Addressing the elephant in Washington’s government.


Art by Ava Fimmano

The recent passing of Florida’s Parental Rights in Education bill, better known as the “Don’t Say Gay” bill, along with Governor Greg Abbot’s order for the Texas Department of Family and Protective Services to investigate gender-affirming care in Transgender youth as child abuse has sparked outrage among many. Many people of  generally liberal states (like Washington) may be up to date on the latest targeted legislative move to come out of the politically conservative states,  but what about LGBT-targeted legislation in Washington?

If WA HB1960 was brought up, most would not know anything about it. The bill states, “An inmate may not be housed in a correctional facility that primarily houses persons of a different biological sex than that of the inmate if the inmate has previously been convicted of a sex offense,” the bill continues “against a victim whose biological sex is the same as those persons who are primarily housed in that correctional facility” While it may seem to be in the interest of people’s safety, any bill advocating for displacement of people based on their assigned gender at birth would endanger transgender individuals at large. 

Washington also had its own proposed version of Tennessee ban on transgender people playing in the sport alligned with the gender they identify as in the form of WA HB1556, which would require students to provide their birth certificate in order to participate in non-coed sports; the bill states that it intends to “prohibit male students from competing with and against female students in athletic activities with separate classifications for male and female students… For the purposes of this section, ‘male students’ means students whose sex assigned at birth, as evidenced by the student’s birth certificate, was male.” This, like the previous bill, was dead in committee because under title IX of the U.S. Department of Education Policy for addressing  transgender students (which applies to all schools that receive federal funding), it states that transgender students not only have a right to their privacy and a right to be part of spaces aligned with their gender (restrooms, lockerooms, sports, clubs, etc.) but also, even if anti-trans legislation is passed, “Schools that refuse to follow Title IX can face serious consequences from the federal government, even if they are relying on a contrary state law,” according to the National Center for Transgender Equity.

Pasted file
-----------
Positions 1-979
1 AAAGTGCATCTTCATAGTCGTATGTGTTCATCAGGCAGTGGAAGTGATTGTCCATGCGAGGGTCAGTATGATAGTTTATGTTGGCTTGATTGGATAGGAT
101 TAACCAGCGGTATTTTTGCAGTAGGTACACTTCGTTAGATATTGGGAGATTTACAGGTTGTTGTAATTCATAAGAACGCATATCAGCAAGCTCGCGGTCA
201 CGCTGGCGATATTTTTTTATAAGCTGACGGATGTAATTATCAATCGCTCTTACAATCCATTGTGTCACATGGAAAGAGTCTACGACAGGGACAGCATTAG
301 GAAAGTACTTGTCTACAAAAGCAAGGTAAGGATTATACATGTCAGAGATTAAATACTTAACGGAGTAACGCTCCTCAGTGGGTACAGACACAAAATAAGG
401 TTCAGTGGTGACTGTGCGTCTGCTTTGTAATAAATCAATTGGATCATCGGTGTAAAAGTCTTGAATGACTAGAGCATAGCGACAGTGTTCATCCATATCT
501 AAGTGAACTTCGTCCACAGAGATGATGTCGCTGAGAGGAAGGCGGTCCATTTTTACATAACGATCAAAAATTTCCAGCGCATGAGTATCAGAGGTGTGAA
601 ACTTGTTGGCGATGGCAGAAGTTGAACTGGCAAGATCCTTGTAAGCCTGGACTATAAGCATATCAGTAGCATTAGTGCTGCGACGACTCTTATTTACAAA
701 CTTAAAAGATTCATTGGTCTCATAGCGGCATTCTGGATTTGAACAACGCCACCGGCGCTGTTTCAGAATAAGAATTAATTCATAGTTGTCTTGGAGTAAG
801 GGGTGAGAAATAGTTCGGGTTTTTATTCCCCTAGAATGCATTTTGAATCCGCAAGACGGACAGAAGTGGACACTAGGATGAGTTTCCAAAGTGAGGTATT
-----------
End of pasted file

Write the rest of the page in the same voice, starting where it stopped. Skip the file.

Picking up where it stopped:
Even at Garfield, anti-trans notions move forward. Like the all-gender bathroom on the second floor being closed for weeks at a time after alleged repeated misuse. It is important to note that misuse of public restrooms is a widespread issue and the consistent closing of the only all-gender bathroom in school, whether intentional or not, represents a larger issue of the punishment not fitting the crime. When calling out bigotry in legislation, it is important to first look inward and address the issues affecting the local community because voicing disapproval at the actions of others while doing nothing to help communities right in front of you, helps no one.